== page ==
Qwest Communications and DirecTV announced a five-year extension to their existing deal that allows Qwest to continue to offer satellite TV services to residential customers.
Financial terms of the deal, which extends their original October 2004 agreement, were not disclosed. At the end of the first quarter of 2009, Qwest had 832,000 video subscribers through DirecTV.
In addition, Qwest and DirecTV said they will offer new integrated services to joint customers, including remote DVR scheduling via Qwest's Web portal and the ability to manage Qwest home phone service - such as playing voicemail messages and seeing incoming caller ID alerts on the TV - from a broadband-connected DirecTV DVR.
"The agreement enables us to further evolve our successful relationship with Qwest by offering more ways for customers to take advantage of the integration of Qwest's high-speed broadband and phone services with DirecTV's best-in-class video service," DirecTV senior vice president of sales David Olsen said in a statement.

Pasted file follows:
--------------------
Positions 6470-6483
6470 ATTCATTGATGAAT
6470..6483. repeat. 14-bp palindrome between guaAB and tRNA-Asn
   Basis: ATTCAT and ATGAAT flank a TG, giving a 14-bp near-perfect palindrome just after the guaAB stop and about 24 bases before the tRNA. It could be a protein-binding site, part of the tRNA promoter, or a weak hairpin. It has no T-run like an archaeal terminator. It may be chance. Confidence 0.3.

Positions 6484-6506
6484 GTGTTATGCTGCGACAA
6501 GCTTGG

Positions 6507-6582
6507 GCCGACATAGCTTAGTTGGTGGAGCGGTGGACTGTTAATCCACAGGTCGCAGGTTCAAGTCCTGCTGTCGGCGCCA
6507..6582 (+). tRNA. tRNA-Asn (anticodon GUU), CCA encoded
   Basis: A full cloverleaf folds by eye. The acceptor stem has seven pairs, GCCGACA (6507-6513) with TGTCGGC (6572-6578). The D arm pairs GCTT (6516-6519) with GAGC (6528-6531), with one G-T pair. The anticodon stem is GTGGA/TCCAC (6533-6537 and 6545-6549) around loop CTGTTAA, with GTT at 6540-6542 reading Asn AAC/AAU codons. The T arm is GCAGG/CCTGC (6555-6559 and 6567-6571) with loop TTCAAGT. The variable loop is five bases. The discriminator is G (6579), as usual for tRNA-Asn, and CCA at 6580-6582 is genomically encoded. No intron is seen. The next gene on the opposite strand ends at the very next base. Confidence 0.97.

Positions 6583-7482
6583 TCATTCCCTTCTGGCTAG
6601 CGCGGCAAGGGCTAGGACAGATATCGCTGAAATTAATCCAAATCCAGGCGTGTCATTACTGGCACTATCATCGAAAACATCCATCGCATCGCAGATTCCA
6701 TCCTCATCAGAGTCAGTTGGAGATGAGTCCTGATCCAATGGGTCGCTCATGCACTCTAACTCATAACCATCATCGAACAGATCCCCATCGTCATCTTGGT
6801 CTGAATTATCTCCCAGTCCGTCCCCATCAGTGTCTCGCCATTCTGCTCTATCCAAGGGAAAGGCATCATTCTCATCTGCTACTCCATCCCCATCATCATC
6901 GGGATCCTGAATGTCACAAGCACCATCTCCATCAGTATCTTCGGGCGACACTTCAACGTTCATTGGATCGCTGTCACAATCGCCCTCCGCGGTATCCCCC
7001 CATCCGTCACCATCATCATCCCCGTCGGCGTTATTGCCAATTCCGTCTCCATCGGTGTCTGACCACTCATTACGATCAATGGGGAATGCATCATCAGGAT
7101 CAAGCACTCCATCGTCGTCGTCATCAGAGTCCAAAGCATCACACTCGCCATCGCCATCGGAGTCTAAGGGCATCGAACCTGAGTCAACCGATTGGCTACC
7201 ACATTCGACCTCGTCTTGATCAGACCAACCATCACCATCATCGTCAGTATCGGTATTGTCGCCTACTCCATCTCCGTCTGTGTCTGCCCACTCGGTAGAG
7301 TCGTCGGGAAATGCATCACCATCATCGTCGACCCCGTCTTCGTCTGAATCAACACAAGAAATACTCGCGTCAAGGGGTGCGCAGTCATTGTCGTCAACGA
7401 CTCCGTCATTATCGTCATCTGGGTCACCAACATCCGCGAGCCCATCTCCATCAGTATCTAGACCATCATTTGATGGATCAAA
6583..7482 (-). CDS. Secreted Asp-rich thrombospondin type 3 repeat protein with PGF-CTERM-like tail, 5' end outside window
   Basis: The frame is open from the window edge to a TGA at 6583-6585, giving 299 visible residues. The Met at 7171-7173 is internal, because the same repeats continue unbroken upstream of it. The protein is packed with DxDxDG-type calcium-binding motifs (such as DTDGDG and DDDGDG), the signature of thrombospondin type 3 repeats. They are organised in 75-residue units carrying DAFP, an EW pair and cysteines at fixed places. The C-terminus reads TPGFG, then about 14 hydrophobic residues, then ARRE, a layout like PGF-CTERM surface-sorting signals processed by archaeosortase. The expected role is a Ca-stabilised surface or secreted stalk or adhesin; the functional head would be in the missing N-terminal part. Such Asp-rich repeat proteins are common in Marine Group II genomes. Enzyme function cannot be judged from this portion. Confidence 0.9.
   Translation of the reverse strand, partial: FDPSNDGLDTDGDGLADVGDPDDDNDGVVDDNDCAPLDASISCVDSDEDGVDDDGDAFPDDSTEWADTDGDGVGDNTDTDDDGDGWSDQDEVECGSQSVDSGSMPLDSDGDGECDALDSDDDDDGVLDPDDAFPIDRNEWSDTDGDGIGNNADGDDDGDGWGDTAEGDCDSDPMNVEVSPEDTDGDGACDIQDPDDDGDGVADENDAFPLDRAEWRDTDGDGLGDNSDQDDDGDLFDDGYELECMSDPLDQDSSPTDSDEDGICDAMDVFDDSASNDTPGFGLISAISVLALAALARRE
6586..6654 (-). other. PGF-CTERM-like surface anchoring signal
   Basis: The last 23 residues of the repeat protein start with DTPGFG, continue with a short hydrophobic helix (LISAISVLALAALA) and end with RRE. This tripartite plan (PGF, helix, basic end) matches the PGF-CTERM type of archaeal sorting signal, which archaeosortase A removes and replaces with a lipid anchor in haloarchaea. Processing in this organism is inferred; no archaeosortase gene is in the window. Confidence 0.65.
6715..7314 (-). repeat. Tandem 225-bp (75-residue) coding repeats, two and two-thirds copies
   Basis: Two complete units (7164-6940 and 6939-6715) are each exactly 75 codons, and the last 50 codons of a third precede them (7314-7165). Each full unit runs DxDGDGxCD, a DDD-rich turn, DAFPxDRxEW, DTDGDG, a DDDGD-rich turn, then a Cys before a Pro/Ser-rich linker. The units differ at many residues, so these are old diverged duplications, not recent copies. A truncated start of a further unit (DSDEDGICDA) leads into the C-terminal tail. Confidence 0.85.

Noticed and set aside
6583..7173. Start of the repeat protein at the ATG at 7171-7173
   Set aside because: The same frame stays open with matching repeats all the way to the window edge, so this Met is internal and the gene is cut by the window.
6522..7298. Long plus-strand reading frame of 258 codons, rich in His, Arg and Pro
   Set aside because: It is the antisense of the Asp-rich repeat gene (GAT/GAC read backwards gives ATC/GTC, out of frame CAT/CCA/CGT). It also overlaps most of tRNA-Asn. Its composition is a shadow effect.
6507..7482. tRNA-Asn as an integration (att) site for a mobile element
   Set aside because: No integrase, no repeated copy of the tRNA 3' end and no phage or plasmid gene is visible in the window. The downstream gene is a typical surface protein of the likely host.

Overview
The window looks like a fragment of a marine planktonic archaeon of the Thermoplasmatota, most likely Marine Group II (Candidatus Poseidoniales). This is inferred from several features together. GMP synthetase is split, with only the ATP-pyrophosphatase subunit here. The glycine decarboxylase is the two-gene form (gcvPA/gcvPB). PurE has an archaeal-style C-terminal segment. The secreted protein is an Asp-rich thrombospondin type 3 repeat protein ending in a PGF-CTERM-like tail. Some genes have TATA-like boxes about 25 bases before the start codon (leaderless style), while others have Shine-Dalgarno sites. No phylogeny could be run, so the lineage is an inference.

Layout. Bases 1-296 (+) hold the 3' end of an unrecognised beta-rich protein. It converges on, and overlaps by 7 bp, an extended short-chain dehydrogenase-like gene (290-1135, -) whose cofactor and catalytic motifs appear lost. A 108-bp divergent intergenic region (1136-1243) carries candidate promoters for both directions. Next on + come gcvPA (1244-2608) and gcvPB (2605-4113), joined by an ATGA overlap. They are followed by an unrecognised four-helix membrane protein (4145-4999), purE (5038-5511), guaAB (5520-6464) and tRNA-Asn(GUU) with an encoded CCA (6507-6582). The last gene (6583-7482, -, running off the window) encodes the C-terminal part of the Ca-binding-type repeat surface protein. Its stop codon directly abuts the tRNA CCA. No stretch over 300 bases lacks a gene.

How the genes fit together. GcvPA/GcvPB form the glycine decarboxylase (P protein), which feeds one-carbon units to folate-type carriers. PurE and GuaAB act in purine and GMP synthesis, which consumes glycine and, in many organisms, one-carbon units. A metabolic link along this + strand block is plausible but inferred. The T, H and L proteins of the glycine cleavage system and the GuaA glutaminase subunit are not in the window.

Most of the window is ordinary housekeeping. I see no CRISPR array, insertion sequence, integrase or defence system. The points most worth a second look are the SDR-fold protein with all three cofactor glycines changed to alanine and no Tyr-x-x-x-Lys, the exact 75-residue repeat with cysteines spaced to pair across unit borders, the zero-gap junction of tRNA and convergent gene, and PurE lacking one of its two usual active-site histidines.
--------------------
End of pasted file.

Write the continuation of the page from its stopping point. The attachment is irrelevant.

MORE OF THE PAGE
DirecTV also has agreements with Verizon Communications and AT&T, each of which offer the satellite TV operator's service in areas where they do not offer their own video services.
Qwest, the third-largest phone company in the U.S., had 11.2 million access lines and 2.9 million broadband subscribers as of March 31.
On Monday, Qwest introduced higher-speed DSL tiers in select markets offering up to 40 Mbps down and 20 Mbps up. The 40/20 service starts at $109.99 a month for the first 12 months when combined with a qualifying home-phone package; a 40/5 package starts at $99.99 with the same terms.
Qwest's faster broadband service, based on VSDL2 technology, is available on a limited basis in Denver, Tucson, Ariz., Salt Lake City, and Minneapolis/St. Paul. Qwest said it plans to introduce these services in the coming months to select areas within 23 markets, including markets in New Mexico, Oregon, Utah and Washington.